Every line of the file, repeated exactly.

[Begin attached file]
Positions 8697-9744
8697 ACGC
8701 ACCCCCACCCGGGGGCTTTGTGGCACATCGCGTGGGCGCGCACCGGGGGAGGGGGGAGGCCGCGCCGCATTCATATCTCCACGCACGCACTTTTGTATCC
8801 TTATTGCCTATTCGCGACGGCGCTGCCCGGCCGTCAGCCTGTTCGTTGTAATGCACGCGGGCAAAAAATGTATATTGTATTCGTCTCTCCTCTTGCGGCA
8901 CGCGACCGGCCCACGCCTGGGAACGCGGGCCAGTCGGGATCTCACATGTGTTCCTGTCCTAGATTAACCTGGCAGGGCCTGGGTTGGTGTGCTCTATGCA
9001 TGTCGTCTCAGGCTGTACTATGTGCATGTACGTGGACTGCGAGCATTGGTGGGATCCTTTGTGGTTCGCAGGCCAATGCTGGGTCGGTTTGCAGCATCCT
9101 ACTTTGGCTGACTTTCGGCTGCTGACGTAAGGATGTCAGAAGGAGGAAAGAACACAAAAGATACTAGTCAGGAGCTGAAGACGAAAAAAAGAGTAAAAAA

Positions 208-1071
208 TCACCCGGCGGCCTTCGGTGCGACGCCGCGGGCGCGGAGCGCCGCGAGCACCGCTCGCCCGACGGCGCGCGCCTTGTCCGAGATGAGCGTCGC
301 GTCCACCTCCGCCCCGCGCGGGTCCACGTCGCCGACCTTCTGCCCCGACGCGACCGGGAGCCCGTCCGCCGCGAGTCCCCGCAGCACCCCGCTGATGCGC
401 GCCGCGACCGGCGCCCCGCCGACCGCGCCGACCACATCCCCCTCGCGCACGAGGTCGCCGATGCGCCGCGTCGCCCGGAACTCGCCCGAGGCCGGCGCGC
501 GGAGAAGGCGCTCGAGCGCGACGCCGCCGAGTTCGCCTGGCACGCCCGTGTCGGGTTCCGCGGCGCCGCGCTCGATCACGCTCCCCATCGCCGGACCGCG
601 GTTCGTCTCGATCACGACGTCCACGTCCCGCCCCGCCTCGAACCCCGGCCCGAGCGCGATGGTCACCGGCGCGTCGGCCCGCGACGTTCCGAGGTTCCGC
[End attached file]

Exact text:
Positions 8697-9744
8697 ACGC
8701 ACCCCCACCCGGGGGCTTTGTGGCACATCGCGTGGGCGCGCACCGGGGGAGGGGGGAGGCCGCGCCGCATTCATATCTCCACGCACGCACTTTTGTATCC
8801 TTATTGCCTATTCGCGACGGCGCTGCCCGGCCGTCAGCCTGTTCGTTGTAATGCACGCGGGCAAAAAATGTATATTGTATTCGTCTCTCCTCTTGCGGCA
8901 CGCGACCGGCCCACGCCTGGGAACGCGGGCCAGTCGGGATCTCACATGTGTTCCTGTCCTAGATTAACCTGGCAGGGCCTGGGTTGGTGTGCTCTATGCA
9001 TGTCGTCTCAGGCTGTACTATGTGCATGTACGTGGACTGCGAGCATTGGTGGGATCCTTTGTGGTTCGCAGGCCAATGCTGGGTCGGTTTGCAGCATCCT
9101 ACTTTGGCTGACTTTCGGCTGCTGACGTAAGGATGTCAGAAGGAGGAAAGAACACAAAAGATACTAGTCAGGAGCTGAAGACGAAAAAAAGAGTAAAAAA

Positions 208-1071
208 TCACCCGGCGGCCTTCGGTGCGACGCCGCGGGCGCGGAGCGCCGCGAGCACCGCTCGCCCGACGGCGCGCGCCTTGTCCGAGATGAGCGTCGC
301 GTCCACCTCCGCCCCGCGCGGGTCCACGTCGCCGACCTTCTGCCCCGACGCGACCGGGAGCCCGTCCGCCGCGAGTCCCCGCAGCACCCCGCTGATGCGC
401 GCCGCGACCGGCGCCCCGCCGACCGCGCCGACCACATCCCCCTCGCGCACGAGGTCGCCGATGCGCCGCGTCGCCCGGAACTCGCCCGAGGCCGGCGCGC
501 GGAGAAGGCGCTCGAGCGCGACGCCGCCGAGTTCGCCTGGCACGCCCGTGTCGGGTTCCGCGGCGCCGCGCTCGATCACGCTCCCCATCGCCGGACCGCG
601 GTTCGTCTCGATCACGACGTCCACGTCCCGCCCCGCCTCGAACCCCGGCCCGAGCGCGATGGTCACCGGCGCGTCGGCCCGCGACGTTCCGAGGTTCCGC